Ben left to go “home” for holidays yesterday. Only two days without him have reminded how lonely monogamy is.
Don’t get me wrong, I’ve been glad to have some alone time with Brad. He and I have actually been getting along beautifully the last couple of days. We spent all day together today – philosophizing, cooking and making love. I feel like we are reconnecting in a much-needed way. He’s been in a great mood and said he appreciates having me all to himself for a little while. He’s being really affectionate, flirtatious, considerate, patient and is even putting up with my constant need for hugs.
I suspect he’s partially relieved that he doesn’t have to compete with Ben for my attention for a few days, and partially appreciates me more because I haven’t been overly available lately, like I used to be. Either way, I’ve been eating it up. I love it. I love that we feel in love again. It’s like a mini honeymoon phase all over.
Still… now that our day is coming to an end, it’s all too apparent that Ben isn’t here. Last night, I noticed his car in the driveway and for half a moment thought he was home from work. I felt my heart sink a little when I remembered he won’t be back ’til after Christmas. I love having three “workday” mornings a week home alone with Brad (since he works mostly weekend nights on the food truck), but I always look forward to Ben coming home from his 8-5 job, in the evenings. Our family feels closer to complete when he’s here playing his guitar or helping us play soccer in the living room with Nora.
He adds an element to our home that was missing before he moved in – his weird jokes no one gets, the funny little stories he tells about work or something he read on facebook, his apple cider vinegar elixir (sorry Ben, I drank it all), his ability to stay calm and collected and keep the peace when things get heated, and maybe just his presence. Right now, I’m sitting in his bed (sorry again Ben… swear I’m not trying to be creepy… it’s just the quietest room in the house) breathing in his smell.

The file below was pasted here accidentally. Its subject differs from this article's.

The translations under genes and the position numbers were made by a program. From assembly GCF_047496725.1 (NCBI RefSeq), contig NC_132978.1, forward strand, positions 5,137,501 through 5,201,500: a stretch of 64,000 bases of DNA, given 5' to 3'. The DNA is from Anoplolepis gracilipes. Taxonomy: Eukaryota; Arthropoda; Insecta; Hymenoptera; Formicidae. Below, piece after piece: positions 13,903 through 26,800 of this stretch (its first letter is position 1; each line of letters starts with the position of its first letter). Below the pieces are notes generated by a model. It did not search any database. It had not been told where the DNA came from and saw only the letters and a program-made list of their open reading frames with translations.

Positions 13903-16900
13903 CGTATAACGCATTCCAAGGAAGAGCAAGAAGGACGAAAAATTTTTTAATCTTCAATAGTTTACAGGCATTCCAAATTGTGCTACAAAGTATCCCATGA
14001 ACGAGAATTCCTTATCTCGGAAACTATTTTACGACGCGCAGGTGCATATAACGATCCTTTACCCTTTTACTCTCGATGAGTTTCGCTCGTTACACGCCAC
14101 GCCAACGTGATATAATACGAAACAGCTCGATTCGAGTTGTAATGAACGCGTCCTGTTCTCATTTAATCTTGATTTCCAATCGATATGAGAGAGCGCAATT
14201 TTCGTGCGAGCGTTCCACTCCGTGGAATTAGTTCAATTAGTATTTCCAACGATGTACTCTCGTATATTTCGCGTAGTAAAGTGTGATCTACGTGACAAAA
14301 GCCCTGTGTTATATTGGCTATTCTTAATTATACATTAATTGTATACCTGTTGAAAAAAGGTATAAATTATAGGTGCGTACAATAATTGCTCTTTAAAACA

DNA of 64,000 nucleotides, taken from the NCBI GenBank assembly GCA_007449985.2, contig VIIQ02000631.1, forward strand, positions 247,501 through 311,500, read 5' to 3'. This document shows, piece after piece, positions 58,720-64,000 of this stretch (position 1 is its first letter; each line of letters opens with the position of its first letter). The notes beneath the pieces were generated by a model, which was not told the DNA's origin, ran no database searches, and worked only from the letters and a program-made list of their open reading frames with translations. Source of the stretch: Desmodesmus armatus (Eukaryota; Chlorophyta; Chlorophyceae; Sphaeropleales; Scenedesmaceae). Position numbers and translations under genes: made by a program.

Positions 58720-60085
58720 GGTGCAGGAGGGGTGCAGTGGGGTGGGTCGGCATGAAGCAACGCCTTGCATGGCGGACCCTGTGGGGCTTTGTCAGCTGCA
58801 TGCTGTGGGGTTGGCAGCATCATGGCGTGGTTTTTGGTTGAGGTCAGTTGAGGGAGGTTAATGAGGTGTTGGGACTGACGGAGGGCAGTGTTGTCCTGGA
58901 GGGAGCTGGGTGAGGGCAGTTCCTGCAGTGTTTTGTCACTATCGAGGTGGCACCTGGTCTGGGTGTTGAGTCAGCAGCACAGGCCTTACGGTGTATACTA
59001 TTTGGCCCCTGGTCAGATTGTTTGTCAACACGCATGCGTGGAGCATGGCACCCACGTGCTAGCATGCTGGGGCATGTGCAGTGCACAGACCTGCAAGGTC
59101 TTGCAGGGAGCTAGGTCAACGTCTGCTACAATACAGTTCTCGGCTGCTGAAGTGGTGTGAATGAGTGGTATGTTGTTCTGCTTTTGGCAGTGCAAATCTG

Little by little I’m falling in love with him (I’m sorry Ben, I hope that doesn’t freak you out… if it does, just re-read this post – I’m Madly in Love With You, But Don’t Worry, It’s Not a Big Deal). And I think the only reason that’s scary to Brad, or others whose partners are falling in love with someone else, is because – even though we know now that we’re polyamorous, and we’ve read all about how to make that work – the cultural conditioning that’s embedded deep into our unconscious tells us that it’s impossible to be romantically in love with two or more people at the same time.
From the time we were babies we were taught we can love two parents, four grandparents, countless children, siblings and friends, but that we cannot simultaneously love two people romantically or sexually. So when we do feel this way, our conditioned mind tells us it must not be true. I’m sure Brad is often tempted to think, “well, if Sara is falling in love with Ben, she must not love me anymore,” when in fact the new relationship energy has restored and renewed my passion for Brad.
But I’m getting off topic. What I’m mainly trying to say is monogamy is lonely. I’m sure many of you will dispute that and tell me all about how you can have platonic friends to fill the void – but I’ve already made a case for why platonic friends don’t fill the void in another post – Why Friends Aren’t Enough. Because how many of you have your platonic friends over for dinner every night? How many of your platonic friends play with your kids every day? How many of your (monogamous) platonic friends can you cuddle with on the couch when your husband is immersed in something or needs some space?
Real, close-knit tribes are not made up of strictly platonic friends. There were entire networks – tangled webs – of sexual and romantic bonds interconnecting most, if not all, members of pre-agricultural tribes. That’s what helped the tribes to function so well, what helped things run peacefully and smoothly, what helped ease conflict and tension. If you don’t believe me, read Sex at Dawn. Or just ask me, I’m already experiencing proof of it – I’ve never had a roommate that didn’t annoy the shit out of me until now. The difference? I’m having sex with him.
My point is that tonight I’m reminded of what it’s like to live in a monogamous, nuclear household – quiet and lonely. Unless you have lots of kids. In that case, it might not be so quiet, but I suspect it’s still pretty lonely, as most of them don’t hold adult conversations very well.
That’s all for tonight. Happy Winter Solstice.